Bisexual people who are fully out are having worse sex, and researchers think it’s due to bi-erasure
Bisexual people in mixed-gender relationships who are fully out to family, friends and their partner experience less sexual satisfaction, new research has found.
The research – which was presented at the Scientific Study of Sexuality annual conference last week – also found that bi people’s partners report greater satisfaction when their partner is out.
Researchers have linked the surprising results to bi-erasure – the feeling that their identity is being erased – when they are in a relationship with a person of another gender, Insider reports.
Bisexual people who felt that their identity was not recognised also experienced less romantic and sexual satisfaction.
To compile their results, researchers surveyed 142 mixed-gender couples where one partner was bisexual and one was not. They were then asked about their feelings of romantic and sexual satisfaction in their relationships.
Researchers found that the happiness of the bi person in a relationship – as well as the happiness of their partner – depended on a number of criteria.
Bisexual respondents who are out to their families reported lower levels of sexual and romantic satisfaction, as did participants who felt that their identities were not being seen or recognised.
If the bisexual partner felt more negative towards their identity, then their partner experienced higher levels of sexual satisfaction.
Speaking at the conference last week, researcher Laura Vowels said that out bisexual people may find themselves unhappy in relationships because family members may not have been accepting of their sexuality. This, she suggested, could lead to dissatisfaction in a relationship.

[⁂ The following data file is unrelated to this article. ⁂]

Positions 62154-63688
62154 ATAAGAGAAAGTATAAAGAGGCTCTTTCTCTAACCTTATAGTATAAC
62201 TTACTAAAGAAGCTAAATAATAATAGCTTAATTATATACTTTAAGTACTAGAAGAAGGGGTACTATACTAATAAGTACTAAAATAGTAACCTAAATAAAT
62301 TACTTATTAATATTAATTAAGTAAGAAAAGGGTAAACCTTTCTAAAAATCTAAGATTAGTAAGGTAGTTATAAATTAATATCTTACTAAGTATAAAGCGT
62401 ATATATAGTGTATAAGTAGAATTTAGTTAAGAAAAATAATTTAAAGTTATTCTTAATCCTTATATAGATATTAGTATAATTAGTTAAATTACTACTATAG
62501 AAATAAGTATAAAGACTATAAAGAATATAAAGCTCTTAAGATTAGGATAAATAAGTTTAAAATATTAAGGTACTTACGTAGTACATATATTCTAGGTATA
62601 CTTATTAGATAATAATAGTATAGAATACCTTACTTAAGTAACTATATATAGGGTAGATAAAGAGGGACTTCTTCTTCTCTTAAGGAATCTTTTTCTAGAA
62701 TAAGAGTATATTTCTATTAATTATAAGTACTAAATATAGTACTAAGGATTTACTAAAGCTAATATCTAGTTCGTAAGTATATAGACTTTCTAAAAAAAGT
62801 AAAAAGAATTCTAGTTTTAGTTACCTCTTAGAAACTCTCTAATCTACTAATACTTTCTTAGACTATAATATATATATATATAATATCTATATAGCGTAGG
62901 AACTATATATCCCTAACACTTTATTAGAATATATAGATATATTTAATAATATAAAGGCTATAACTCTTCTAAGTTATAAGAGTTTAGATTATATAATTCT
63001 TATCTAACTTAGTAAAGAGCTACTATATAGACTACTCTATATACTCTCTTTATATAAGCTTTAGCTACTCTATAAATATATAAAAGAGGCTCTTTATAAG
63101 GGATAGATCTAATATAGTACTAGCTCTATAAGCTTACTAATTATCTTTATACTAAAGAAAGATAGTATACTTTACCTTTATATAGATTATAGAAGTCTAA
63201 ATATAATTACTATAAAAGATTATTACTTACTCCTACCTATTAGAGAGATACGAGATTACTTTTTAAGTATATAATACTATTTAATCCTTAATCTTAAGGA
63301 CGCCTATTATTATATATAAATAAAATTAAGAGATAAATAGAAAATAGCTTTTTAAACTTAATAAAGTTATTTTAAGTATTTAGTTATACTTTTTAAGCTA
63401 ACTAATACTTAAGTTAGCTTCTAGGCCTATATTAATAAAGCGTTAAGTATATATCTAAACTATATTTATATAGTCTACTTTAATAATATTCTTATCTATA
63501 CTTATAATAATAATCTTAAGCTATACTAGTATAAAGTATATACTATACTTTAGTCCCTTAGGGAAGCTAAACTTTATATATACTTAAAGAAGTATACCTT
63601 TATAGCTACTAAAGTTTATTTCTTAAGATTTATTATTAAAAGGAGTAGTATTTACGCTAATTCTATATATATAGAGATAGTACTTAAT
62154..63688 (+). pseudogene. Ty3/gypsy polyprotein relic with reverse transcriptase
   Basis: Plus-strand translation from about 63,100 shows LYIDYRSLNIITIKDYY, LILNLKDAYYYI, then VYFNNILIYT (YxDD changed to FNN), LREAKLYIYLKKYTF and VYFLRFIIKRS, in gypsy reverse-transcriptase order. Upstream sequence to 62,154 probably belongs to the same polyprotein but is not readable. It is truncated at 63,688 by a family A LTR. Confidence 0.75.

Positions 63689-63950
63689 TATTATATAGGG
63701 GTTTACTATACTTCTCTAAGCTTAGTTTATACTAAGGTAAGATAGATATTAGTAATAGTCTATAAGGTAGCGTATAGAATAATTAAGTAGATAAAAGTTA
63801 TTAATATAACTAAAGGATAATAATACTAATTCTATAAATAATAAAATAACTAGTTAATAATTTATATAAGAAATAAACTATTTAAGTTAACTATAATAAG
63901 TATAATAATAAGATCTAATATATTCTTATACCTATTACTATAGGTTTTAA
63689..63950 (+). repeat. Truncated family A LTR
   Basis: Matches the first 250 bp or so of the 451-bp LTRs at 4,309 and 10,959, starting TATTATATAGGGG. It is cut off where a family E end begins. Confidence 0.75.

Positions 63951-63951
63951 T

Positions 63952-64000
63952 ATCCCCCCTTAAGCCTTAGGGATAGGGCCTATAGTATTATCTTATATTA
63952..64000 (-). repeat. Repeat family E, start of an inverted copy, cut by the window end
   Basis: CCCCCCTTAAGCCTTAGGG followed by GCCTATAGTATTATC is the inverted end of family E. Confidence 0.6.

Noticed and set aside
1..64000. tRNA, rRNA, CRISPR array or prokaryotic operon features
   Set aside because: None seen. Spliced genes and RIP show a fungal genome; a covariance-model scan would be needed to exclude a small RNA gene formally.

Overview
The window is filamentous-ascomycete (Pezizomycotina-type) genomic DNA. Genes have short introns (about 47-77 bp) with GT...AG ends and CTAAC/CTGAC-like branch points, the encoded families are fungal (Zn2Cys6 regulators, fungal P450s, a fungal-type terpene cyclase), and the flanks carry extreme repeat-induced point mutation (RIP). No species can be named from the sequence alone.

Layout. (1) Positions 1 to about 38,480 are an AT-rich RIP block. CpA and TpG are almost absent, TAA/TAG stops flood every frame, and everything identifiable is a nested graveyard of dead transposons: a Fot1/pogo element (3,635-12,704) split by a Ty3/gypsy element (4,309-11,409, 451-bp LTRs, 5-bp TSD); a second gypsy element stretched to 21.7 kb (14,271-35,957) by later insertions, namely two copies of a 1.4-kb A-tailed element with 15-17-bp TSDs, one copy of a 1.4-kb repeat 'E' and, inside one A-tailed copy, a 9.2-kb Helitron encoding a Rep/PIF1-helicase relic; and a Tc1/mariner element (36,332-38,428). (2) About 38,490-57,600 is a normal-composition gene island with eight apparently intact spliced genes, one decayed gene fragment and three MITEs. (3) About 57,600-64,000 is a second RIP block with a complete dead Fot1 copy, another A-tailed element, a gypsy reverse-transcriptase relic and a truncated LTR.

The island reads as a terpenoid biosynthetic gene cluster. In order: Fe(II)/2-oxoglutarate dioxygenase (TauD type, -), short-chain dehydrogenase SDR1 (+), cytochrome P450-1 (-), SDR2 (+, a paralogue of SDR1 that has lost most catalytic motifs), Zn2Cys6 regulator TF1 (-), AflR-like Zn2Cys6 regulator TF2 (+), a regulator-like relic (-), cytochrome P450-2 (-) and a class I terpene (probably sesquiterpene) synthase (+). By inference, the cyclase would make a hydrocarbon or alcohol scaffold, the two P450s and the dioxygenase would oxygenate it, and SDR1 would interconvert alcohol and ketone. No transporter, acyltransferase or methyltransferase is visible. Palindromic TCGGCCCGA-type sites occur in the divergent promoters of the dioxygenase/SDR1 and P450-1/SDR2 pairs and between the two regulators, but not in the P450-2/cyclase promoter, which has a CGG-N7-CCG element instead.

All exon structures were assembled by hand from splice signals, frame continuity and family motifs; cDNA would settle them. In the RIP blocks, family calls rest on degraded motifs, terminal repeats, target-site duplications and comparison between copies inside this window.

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Meanwhile, Vowels was surprised at the results for non-bisexual partners.
“If the bisexual partner felt more negative towards their identity, then their partner experienced higher levels of sexual satisfaction,” she said.
Previous studies have suggested that bi-erasure could be extremely damaging.
She suggested that this could be related to outdated stereotypes about bisexual people – such as the view that bi people are promiscuous. Therefore, non-bisexual partners may see their partner’s negative views about their own identity as meaning they are less likely to leave the relationship.
The study comes just weeks after another researcher wrote an article in which she said that bisexual people suffer from “minority stress” which contributes to poor health.
Sabra Katz-Wise, writing for Harvard Medical School, wrote that outdated stereotypes, such as the view that bisexuality is a “phase,” can lead to negative health outcomes.
“A bisexual woman who is in a relationship with a woman, but also has sex with men, may not be offered birth control or counselling about sexually transmitted infections (STIs) at a doctor’s appointment, because she is (incorrectly) assumed to be a lesbian and not at risk for pregnancy or STIs.”